Integrated device for combined optical neuromodulation and electrical recording for chronic in vivo applications.

Jing Wang, Fabien Wagner, David A Borton, Jiayi Zhang, Ilker Ozden, Rebecca D Burwell, Arto V Nurmikko, Rick van Wagenen, Ilka Diester, Karl Deisseroth
J. Neural Eng.. 2011-12-07; 9(1): 016001
DOI: 10.1088/1741-2560/9/1/016001

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1. J Neural Eng. 2012 Feb;9(1):016001. doi: 10.1088/1741-2560/9/1/016001. Epub 2011
Dec 7.

Integrated device for combined optical neuromodulation and electrical recording
for chronic in vivo applications.

Wang J(1), Wagner F, Borton DA, Zhang J, Ozden I, Burwell RD, Nurmikko AV, van
Wagenen R, Diester I, Deisseroth K.

Author information:
(1)Department of Physics, Brown University, Providence, RI, USA.

Studying brain function and its local circuit dynamics requires neural interfaces
that can record and stimulate the brain with high spatiotemporal resolution.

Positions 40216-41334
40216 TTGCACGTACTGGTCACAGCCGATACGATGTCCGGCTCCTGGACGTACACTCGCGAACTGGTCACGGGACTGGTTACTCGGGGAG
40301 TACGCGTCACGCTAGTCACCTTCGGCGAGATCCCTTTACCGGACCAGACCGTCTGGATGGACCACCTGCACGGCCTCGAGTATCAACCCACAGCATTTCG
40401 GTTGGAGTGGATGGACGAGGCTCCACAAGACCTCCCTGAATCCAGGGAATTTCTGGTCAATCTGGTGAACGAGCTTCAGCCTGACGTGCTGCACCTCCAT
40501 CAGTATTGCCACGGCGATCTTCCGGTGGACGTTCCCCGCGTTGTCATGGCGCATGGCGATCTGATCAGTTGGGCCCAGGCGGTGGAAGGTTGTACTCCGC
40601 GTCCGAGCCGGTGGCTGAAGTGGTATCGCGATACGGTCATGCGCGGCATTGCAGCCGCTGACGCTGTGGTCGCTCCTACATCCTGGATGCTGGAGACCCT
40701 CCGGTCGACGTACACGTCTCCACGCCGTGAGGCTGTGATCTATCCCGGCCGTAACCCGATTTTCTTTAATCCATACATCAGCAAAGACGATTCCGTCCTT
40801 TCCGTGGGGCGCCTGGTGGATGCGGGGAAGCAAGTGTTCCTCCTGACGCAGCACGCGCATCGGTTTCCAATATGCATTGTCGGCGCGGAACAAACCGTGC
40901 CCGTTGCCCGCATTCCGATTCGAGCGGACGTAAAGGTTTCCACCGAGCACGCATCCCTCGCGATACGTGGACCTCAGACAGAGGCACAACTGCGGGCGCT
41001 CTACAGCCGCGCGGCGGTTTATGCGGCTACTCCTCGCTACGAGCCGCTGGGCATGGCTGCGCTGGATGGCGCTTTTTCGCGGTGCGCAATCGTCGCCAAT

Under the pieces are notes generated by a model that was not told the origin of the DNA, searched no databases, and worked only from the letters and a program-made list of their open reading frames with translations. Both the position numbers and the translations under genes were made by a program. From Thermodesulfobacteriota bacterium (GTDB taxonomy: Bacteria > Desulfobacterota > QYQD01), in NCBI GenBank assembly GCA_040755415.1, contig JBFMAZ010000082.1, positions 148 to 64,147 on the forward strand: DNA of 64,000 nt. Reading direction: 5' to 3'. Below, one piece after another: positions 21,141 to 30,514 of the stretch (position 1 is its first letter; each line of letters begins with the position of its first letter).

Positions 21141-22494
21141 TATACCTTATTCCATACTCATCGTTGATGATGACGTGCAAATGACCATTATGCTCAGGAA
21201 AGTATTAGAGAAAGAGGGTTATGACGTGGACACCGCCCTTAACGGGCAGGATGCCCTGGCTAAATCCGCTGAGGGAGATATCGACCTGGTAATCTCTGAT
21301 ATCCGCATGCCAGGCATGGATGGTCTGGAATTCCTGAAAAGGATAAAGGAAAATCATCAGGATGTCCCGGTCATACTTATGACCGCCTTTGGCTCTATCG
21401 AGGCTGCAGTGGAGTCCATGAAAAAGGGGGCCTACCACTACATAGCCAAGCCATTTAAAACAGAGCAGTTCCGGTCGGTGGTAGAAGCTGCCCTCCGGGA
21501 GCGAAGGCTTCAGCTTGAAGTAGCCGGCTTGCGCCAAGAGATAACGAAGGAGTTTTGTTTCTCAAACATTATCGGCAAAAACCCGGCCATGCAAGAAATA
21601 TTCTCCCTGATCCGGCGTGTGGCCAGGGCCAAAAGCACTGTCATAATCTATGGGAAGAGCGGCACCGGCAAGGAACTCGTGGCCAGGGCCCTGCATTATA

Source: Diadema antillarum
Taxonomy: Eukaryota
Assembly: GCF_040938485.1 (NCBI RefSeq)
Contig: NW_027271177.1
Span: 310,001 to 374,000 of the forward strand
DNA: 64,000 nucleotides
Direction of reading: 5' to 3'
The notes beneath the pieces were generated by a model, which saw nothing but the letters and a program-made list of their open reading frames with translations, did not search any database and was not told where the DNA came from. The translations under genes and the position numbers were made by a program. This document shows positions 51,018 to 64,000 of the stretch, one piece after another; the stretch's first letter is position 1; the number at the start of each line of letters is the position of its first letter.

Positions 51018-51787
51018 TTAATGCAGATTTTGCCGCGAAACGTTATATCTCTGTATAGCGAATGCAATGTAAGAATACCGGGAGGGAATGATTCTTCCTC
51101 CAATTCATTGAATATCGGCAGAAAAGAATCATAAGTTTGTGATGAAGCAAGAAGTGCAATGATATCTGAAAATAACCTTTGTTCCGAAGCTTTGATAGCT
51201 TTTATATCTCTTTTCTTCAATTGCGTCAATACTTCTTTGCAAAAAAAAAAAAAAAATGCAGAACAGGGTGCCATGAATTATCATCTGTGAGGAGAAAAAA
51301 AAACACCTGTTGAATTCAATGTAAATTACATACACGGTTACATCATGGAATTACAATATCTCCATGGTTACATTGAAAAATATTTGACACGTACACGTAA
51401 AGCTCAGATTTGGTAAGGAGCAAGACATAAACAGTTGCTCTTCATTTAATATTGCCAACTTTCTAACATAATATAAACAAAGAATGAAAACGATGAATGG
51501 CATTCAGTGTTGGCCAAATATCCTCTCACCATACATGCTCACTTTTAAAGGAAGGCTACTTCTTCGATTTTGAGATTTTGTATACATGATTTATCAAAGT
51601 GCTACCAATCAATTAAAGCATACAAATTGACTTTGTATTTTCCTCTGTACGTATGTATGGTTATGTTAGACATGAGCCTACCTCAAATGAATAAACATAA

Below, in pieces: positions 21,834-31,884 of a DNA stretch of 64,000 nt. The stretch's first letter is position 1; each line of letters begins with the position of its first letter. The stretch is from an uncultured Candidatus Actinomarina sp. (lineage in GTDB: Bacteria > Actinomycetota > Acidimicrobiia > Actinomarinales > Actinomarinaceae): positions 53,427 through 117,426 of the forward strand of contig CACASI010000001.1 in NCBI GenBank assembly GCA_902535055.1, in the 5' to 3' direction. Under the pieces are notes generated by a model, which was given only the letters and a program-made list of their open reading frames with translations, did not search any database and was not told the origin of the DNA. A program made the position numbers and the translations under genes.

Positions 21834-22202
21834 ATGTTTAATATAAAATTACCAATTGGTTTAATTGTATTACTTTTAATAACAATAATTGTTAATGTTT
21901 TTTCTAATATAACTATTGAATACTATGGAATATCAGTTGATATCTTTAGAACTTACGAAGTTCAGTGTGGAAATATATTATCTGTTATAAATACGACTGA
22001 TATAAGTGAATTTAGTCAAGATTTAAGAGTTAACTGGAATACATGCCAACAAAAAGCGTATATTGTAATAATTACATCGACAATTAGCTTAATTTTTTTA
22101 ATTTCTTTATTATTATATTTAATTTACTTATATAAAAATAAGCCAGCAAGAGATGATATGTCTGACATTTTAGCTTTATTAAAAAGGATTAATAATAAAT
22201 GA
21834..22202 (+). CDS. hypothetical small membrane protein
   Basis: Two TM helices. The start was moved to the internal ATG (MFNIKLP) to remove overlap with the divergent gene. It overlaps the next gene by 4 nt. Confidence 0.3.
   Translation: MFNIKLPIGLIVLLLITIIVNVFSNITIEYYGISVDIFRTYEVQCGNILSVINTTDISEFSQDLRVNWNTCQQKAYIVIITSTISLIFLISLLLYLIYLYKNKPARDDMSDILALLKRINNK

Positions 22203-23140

Optogenetics, a technique that genetically targets specific neurons to express
light-sensitive channel proteins, provides the capability to control central
nervous system neuronal activity in mammals with millisecond time precision. This
technique enables precise optical stimulation of neurons and simultaneous
monitoring of neural response by electrophysiological means, both in the vicinity
of and distant to the stimulation site. We previously demonstrated, in vitro, the
dual capability (optical delivery and electrical recording) while testing a novel
hybrid device (optrode-MEA), which incorporates a tapered coaxial optical
electrode (optrode) and a 100 element microelectrode array (MEA). Here we report
a fully chronic implant of a new version of this device in ChR2-expressing rats,
and demonstrate its use in freely moving animals over periods up to 8 months. In
its present configuration, we show the device delivering optical excitation to a
single cortical site while mapping the neural response from the surrounding 30
channels of the 6 × 6 element MEA, thereby enabling recording of optically
modulated single-unit and local field potential activity across several
millimeters of the neocortical landscape.

DOI: 10.1088/1741-2560/9/1/016001
PMID: 22156042 [Indexed for MEDLINE]


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